Showing posts with label student wellbeing. Show all posts
Showing posts with label student wellbeing. Show all posts

Wednesday, 24 February 2021

(School) Work is Wellbeing

School work, and work, is, or at least can be, a positive contributor to a child or adult's wellbeing.

Often, when wellbeing is spoken of, it is referred to implicitly as some kind of antithesis to working: you can either be doing something which constitutes work (whether that be your day job, life admin, being a parent etc) or something which constitutes wellbeing (insert your own personal example here).

But, as always, the dichotomy is false and unhelpful. If I were to draw Venn diagram to represent work and wellbeing, there should be an intersection: a place where the two meet in the middle.

And this should be true for adults and children alike.

Theory from Deci and Ryan suggests that threeinnate needs must be met in order for humans to achieve a sense of wellbeing: competence, autonomy and relatedness.

All of these needs can be met in the work or school environment.

The need to feel competent

When an adult feels like they have a purpose, that they are useful and that they are doing something worthwhile, this need has a better chance of being met. Work is one such environment where it is possible to feel these things. Of course, work isn’t the only place – lots of people undertake other projects and pursuits which can meet this need as well.

When a child’s work is correctly pitched, and when they know they are learning new things and getting better at things they could already do, this need to feel competent will be met.

The need to feel autonomous

Work has the potential to provide adults with a sense of autonomy – not in all jobs admittedly, but certainly for many teachers there is the chance to plan and teach lessons the way you want them, for example. Again, many of an adult’s other pursuits can also provide the feeling of autonomy.

One of the important aspects of learning is that children are brought to a point where they can practise what they are learning independently. Many schools’ pedagogy takes into consideration the idea that children can have an element of choice in their learning, particularly in the earlier years.

The need to feel relatedness

Being at work provides so many opportunities for relatedness – of course, it does depend on how well you get on with your colleagues. Often in schools there are plenty of opportunities for collaborative work which relies heavily on relationships so it isn’t just the fact that we see people at work, but that we work with people at work, too.

Whether children work collaboratively in school or not, being at school, as with the adults, provides great social opportunities. Even the fact that children are together in a classroom, learning the same things, can engender a feeling of relatedness through the shared experience they are having.

Hopefully, just those brief examples are a reminder that, in the same way that quality first teaching is part of a school’s safeguarding offer, work and school work is part of a school’s wellbeing offer to the staff and children.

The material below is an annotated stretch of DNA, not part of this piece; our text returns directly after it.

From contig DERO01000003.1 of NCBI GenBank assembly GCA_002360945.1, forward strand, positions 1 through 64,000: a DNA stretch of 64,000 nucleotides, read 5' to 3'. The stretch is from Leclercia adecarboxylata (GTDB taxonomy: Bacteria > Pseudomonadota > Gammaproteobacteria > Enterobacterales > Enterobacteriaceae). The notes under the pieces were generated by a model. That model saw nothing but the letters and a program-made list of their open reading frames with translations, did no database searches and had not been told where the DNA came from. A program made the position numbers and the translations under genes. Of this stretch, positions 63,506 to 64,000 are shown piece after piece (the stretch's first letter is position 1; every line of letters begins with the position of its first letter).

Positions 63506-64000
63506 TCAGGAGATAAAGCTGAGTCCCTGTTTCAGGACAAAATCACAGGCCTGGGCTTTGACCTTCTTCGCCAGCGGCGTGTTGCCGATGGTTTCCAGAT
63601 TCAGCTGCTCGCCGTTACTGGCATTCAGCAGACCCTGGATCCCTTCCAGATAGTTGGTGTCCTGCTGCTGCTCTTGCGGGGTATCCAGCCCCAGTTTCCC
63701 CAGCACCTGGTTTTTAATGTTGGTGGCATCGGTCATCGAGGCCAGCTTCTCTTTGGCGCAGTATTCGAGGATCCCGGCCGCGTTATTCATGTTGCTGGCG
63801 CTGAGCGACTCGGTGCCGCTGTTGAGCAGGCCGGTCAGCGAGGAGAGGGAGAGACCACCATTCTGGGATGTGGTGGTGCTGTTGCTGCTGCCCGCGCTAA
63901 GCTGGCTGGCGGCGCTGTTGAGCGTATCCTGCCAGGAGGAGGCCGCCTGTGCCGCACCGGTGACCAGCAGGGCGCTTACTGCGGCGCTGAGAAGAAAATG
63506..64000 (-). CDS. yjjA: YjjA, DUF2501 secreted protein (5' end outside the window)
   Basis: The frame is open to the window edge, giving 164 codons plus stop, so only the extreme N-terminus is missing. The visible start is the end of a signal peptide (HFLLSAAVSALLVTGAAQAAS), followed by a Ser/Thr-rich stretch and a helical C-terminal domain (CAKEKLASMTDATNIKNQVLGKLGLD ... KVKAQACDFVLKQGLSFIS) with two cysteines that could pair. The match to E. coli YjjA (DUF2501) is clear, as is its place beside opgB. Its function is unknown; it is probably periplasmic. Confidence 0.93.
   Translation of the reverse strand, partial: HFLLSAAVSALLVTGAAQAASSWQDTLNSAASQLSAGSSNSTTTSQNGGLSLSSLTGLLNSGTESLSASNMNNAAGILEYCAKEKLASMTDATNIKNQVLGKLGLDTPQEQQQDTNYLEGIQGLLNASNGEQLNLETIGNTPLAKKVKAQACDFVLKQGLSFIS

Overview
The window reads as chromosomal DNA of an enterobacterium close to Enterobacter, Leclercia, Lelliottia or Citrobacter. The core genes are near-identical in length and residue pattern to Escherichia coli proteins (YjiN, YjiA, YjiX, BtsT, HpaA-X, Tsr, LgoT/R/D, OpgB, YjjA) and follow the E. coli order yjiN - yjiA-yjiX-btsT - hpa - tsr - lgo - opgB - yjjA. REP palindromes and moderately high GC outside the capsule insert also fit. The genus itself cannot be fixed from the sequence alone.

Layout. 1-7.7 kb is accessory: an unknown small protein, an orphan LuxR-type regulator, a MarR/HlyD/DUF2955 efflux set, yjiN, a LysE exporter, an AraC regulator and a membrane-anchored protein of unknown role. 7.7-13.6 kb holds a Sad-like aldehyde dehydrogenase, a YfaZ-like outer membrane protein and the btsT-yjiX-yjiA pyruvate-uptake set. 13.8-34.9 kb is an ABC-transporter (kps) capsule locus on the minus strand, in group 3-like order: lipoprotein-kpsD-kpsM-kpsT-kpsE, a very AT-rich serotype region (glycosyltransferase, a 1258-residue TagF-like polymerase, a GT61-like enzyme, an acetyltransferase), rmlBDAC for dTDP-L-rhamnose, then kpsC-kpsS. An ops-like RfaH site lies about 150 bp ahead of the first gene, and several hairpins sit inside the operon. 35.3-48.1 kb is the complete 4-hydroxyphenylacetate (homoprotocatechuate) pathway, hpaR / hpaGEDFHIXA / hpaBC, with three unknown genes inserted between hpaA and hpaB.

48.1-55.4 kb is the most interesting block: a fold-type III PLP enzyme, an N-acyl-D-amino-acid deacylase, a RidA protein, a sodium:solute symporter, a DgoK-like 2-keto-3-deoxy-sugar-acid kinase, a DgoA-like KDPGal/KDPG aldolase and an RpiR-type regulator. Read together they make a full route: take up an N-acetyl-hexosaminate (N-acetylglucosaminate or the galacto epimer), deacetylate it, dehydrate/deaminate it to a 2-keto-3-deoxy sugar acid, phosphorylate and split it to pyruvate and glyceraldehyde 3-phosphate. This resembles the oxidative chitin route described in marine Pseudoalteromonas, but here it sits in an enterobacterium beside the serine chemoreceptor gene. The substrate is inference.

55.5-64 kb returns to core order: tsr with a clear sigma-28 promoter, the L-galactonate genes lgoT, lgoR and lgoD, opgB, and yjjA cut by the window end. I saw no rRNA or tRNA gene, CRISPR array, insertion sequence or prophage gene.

When considering the return of all staff and children into physical school buildings on the 8th of March we are right to think about their wellbeing. However, we must not forget that part of what will engender wellbeing in staff and children is the work that they do.

Wellbeing isn’t only served by lovely experiences, mindful colouring, off-timetable teaching and the like; wellbeing is more holistic than that. And I know that you know that – my point is just to remind you that it is OK to prioritise work for both staff and children, and that work in and of itself isn’t always detrimental to a person’s wellbeing.

Work is good for us – we are built to work in one way or another – and if we have a healthy relationship with work, it can actually serve to improve our wellbeing.

And, if any of us, staff or children, are suffering as a result of work, then the above three innate needs can be used to diagnose where changes might be made to the work that we are doing. The answer isn’t simply no work or less work; the answer really is better work – work which better helps to meet our innate needs.

Friday, 22 May 2020

What will we do to best support the mental and emotional wellbeing of children on the reopening of schools?


My colleague Yasemin Cevik asked me to join this Teachmeet but unfortunately I had to decline her offer. Instead I wrote a quick answer to the question that is up for debate. I tried to take one particular angle, expecting that other speakers would pick up on other aspects of the answer to this question. It's about Bradford but it goes for all children:

“What will we do to best support the mental and emotional wellbeing of Bradford’s children on the reopening of schools?”

I think the key word here is ‘best’ as it acknowledges that there is no perfect way to do this – we can only do our best. As teachers we often strive for perfection – it’s because we care so much – but perfection is unattainable.

That sounds pretty pessimistic but if we want mental and emotional wellbeing for Bradford’s children then we need to pay a lot of mind to the mental and emotional wellbeing of Bradford’s education workers.

‘You can’t pour from an empty cup’, goes the saying. And it is true for this situation that we find ourselves in. Teachers who are striving for perfection and setting themselves unattainable goals are not going to experience good mental and emotional wellbeing. And, once we have more children back in (the word ‘reopening’ is incorrect – we have been open the whole time), teachers, co-teachers, leaders and other school staff are going to need to be emotionally strong and resilient so that the children have the chance of experiencing the same.

Yes, there are plenty of things we can do directly for the children: a Recovery Curriculum, as written about by Barry Carpenter (1), covers most of what school staff need to think about in terms of emotional wellbeing, and we must take care of all the logistics of keeping the school a safe place to be so as to curb the spread of virus (2). But in doing all of these things, the school staff who are responding to this unprecedented situation put their own mental health on the line.